This opinion will be unpublished and

may not be cited except as provided by

Minn. Stat. § 480A.08, subd. 3 (1998).







State of Minnesota,





Jose Antonio Maldonado,




Filed September 26, 2000

Affirmed as modified

Anderson, Judge


St. Louis County District Court

File No. K299600024



Mike Hatch, Attorney General, Natalie E. Hudson, Assistant Attorney General, 525 Park Street, Suite 500, St. Paul, MN  55103; and


Alan L. Mitchell, St. Louis County Attorney, 100 North Fifth Avenue W., Suite 501, Duluth, MN  55802 (for respondent)


John M. Stuart, State Public Defender, Lawrence W. Pry, Assistant State Public Defender, 2829 University Avenue SE, Suite 600, Minneapolis, MN  55414 (for appellant)


            Considered and decided by Crippen, Presiding Judge, Amundson, Judge, and Anderson, Judge.

U N P U B L I S H E D   O P I N I O N


            Appellant Jose Antonio Maldonado argues that his sentence, an upward durational departure from the presumptive guidelines term, was not supported by substantial and compelling aggravating factors.  We agree and modify the sentencing order insofar as it durationally departs from the presumptive sentence.


             An informant conducting controlled buys and outfitted with a recording device purchased 1/10 gram of crack cocaine from appellant on two separate occasions.            After the state charged appellant with two counts of third-degree controlled substance crime in violation of Minn. Stat. § 152.023, subd. 1 (1998), he negotiated a guilty plea.  The plea agreement provided, in relevant part:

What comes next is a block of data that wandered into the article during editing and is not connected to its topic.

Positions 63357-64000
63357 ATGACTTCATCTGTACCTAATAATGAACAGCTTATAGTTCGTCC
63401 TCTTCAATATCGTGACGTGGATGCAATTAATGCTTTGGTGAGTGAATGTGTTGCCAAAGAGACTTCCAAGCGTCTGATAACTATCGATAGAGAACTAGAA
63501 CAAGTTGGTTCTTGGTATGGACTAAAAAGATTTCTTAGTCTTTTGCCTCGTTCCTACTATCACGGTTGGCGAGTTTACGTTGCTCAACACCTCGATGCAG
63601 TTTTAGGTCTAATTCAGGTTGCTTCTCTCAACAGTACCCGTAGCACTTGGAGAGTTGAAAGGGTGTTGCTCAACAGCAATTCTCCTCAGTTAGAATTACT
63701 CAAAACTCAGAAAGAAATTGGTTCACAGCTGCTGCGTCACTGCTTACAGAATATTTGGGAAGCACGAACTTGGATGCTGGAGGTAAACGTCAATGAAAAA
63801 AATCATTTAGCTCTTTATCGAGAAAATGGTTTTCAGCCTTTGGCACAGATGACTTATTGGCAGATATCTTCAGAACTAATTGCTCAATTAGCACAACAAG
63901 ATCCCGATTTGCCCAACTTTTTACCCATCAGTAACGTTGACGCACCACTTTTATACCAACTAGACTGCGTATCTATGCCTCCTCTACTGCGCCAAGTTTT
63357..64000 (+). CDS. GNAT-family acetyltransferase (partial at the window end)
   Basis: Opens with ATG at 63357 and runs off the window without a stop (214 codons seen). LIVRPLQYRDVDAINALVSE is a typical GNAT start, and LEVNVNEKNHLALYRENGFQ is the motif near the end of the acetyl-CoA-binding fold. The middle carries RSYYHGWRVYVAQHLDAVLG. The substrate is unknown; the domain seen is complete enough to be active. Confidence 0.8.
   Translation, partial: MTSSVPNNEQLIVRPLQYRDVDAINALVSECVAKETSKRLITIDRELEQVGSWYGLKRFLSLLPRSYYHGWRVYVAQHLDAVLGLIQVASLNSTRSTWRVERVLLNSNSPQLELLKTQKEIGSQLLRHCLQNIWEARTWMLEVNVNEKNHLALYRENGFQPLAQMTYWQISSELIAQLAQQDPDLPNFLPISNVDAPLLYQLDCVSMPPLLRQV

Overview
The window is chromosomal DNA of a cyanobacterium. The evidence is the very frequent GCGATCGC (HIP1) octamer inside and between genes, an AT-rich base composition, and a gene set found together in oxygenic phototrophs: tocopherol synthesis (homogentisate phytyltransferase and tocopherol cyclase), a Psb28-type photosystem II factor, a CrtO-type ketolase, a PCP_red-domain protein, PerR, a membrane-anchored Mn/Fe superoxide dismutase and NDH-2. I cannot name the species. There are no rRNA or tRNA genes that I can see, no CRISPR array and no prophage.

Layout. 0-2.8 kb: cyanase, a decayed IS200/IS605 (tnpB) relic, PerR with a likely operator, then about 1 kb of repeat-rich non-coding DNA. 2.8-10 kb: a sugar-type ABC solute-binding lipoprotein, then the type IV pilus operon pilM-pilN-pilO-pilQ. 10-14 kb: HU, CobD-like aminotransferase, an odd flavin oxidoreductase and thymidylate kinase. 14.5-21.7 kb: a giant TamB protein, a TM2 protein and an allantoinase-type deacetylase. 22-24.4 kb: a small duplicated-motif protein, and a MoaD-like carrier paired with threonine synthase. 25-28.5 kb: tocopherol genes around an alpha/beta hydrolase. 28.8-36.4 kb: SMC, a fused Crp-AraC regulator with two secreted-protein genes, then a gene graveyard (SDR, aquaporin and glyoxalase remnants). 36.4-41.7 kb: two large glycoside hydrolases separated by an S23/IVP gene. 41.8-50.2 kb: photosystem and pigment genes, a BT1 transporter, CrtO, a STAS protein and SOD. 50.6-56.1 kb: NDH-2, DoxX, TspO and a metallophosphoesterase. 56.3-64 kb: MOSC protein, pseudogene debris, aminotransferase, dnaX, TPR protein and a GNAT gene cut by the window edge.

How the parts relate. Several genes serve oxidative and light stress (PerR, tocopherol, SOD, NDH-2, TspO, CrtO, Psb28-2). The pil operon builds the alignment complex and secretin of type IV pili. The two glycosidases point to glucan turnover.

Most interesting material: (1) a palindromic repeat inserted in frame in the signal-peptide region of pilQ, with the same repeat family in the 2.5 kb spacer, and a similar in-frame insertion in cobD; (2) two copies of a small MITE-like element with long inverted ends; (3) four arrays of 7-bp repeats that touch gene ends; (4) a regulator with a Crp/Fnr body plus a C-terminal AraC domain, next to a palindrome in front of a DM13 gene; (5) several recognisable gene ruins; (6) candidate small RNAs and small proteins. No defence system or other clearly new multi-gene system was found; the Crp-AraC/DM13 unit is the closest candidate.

Defendant to plead guilty to one count of sale of crack cocaine in the third degree which will be merged from the original two counts.  Parties agree that court will depart from the mandatory minimum and will stay execution for 1 year at NERC [Northeast Regional Correction Center] which Defendant will begin to serve after Christmas 1999.


            Additionally, appellant’s attorney explained to the court:

[T]he parties agree that the Prosecution may argue for up to a double durational departure from the presumptive guideline sentence which will be stayed, and the Defendant may argue against this request for upward durational departure.       


The district court sentenced appellant to a stayed, 49-month sentence.  The stay represented a dispositional departure, and a 49-month term represented a 16-month upward durational departure from the 33-month presumptive guidelines sentence.  The district court cited appellant’s need for a “large incentive to stay straight” and the state’s merger of two charges as factors supporting an upward durational departure.


            Appellant claims that the district court’s given factors are not the “substantial and compelling circumstances” that are required to support an upward departure from the presumptive guidelines sentence.  We will not reverse a district court’s decision to depart from the sentencing guidelines absent an abuse of discretion.  State v. Givens, 544 N.W.2d 774, 776 (Minn. 1996).